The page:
2,600-Year-Old Halloumi Cheese Uncovered in Saqqara, Egypt
Imagine cheese left out of the fridge for longer than a few hours in a hot, arid climate. You might imagine smelling wet socks and dirty feet. Now, imagine cheese left unattended in some obscure storage for 2,600 years!
This was the scene facing archaeologists working in Egypt’s Giza in the Saqqara antiquities area, who stumbled upon blocks of halloumi cheese that had been lying unattended for over two and a half centuries – what if you got a whiff of that?
What is Halloumi? A Rubbery Cheese with a High Melting Point
Halloumi is a traditional Cypriot cheese made from a mixture of goat, sheep, and sometimes cow’s milk, with a ‘squeaky’ texture. Although it can be eaten raw, with a high melting point, it can be easily grilled and fried, allowing it to be substituted for meat. Its rubbery, semi-hard texture could be compared to mozzarella.
Halloumi became popular in Eastern Mediterranean cultures . The Cypriot Turkish name hellim stems from this source, along with the name of the different modern Egyptian cheese, halumi. Modern day halloumi is made from the cheapest and most widely-available milk in the industrial world, cow’s milk .
The earliest mention of halloumi was recorded in the mid-16th century by Italian visitors to Cyprus. There is no definitive answer as to the origin of the quintessential halloumi recipe. Was it invented in Cyprus, then carried to Lebanon and the Levant area? Did basic cheese making and melting techniques evolve over time in various parts of the eastern Mediterranean? The latest discovery in Egypt is adding to the story.
Blocks of White Cheese and Halloumi in Saqqara
According to Mostafa Waziri, Secretary-General of the Supreme Council of Egyptian Antiquities, these blocks of molded white cheese were found inside a group of pottery vessels with inscriptions in Demotic, an ancient Egyptian script discovered on the famous Rosetta stone.
The cheese was discovered as part of an Egyptian mission at Saqqara, the Ministry of Tourism and Antiquities reports.
The Saqqara area has been a treasure trove of ancient relics. In recent years, more than 100 sarcophagi have been discovered in the necropolis area, becoming the subject of a 2020 documentary on Netflix.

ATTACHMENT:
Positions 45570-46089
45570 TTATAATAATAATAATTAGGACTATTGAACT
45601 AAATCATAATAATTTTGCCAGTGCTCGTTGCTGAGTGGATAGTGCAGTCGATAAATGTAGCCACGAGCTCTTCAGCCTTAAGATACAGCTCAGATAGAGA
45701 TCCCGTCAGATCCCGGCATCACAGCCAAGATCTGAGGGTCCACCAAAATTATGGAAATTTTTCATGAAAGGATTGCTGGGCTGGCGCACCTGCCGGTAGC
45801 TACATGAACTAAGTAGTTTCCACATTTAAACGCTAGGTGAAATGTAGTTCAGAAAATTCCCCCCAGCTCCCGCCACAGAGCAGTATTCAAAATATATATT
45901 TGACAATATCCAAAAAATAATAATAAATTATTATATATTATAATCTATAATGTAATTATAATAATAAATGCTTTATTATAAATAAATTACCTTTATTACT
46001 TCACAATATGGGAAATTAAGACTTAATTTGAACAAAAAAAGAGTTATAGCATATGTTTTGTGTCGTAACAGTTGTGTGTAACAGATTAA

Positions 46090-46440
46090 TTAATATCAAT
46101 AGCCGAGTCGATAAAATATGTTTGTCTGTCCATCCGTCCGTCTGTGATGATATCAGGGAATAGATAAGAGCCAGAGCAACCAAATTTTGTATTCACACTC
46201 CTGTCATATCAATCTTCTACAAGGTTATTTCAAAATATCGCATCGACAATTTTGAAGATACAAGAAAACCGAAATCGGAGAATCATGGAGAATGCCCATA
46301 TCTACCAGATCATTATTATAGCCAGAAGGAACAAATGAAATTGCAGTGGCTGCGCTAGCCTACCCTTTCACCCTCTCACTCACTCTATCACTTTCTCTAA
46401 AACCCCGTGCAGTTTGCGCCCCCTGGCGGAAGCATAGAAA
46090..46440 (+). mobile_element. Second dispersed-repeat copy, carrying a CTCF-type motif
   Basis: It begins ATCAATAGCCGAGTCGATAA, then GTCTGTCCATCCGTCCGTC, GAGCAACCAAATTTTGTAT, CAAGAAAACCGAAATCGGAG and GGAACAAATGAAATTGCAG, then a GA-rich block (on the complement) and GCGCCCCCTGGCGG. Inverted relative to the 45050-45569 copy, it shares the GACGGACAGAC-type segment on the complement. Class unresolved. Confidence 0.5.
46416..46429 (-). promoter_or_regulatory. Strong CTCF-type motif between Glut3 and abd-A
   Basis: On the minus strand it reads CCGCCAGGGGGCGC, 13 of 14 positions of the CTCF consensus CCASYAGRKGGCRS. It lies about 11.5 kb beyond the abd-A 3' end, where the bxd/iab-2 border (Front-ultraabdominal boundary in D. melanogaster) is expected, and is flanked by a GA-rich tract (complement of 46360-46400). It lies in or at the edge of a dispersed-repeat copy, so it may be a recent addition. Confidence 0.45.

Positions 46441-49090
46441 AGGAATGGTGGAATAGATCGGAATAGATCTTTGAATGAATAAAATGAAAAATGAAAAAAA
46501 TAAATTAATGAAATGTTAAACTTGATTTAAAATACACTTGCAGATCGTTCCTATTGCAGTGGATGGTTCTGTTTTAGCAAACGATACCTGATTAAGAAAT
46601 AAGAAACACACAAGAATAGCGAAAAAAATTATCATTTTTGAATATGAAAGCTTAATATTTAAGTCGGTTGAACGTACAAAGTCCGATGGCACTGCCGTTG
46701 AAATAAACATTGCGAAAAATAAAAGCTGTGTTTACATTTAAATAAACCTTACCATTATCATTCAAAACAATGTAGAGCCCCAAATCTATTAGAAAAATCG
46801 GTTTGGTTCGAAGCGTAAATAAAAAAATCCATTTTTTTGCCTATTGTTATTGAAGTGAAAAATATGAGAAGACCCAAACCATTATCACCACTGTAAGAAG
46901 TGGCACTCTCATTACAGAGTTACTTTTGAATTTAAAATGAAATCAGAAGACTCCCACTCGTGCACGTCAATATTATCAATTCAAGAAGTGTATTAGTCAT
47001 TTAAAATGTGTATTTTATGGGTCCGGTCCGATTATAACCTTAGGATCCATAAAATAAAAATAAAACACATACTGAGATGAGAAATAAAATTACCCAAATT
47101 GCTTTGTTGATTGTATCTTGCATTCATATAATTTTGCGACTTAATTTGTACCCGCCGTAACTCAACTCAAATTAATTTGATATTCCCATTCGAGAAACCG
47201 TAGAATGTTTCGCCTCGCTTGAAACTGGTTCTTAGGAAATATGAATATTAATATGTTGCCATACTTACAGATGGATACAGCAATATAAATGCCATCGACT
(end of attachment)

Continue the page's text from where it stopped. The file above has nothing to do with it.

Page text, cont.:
The Egyptian Antiquities Mission has been working on the site since 2018, and through five archaeological excavations, have uncovered a hoard of exciting discoveries!
The pots of halloumi have been dated back to the 26th and 27th Egyptian dynasties (roughly 664-404 BC). Ancient white cheese was called haram, which was changed to halloum during Coptic times (from the 3rd to 7th centuries BC).
Moving Forward: What’s Been Happening in Saqqara Archaeology
There are still several unopened vessels, with plans to open the rest and check for more cheese in the pipeline.
The first time that ancient Egyptian cheese production was uncovered and identified in 2018, it was even older than the current find, more than 3,200 years old! The subsequent research confirmed that the cheese, found in the Saqqara necropolis, had a really acidic bite. Would you have volunteered to taste it?
Since 2018, “Wahi”, the tomb of a Fifth Dynasty priest, has been discovered, as well as 7 rock tombs, three tombs from the New Kingdom, and four tombs and a façade of a tomb from the Old Kingdom. In addition, more than a thousand faience amulets, dozens of wooden cat statues, and cat and animal mummies were discovered, as reported by See News.
The finest of the discoveries was in 2020 when 100 closed sarcophagi from the Late Era (664-332 BC) were found in pristine condition inside burial wells.
This haul also included 40 statues of the god of the Saqqara cemetery, Ptah Suker, with gilded parts, and 20 wooden boxes of Horus.
As recently as May 2022, 250 sarcophagi with well-preserved mummies were found and displayed at Saqqara. Excitement awaits the uncovering of the remaining pots of cheese (presumably) and future excavations at Saqqara!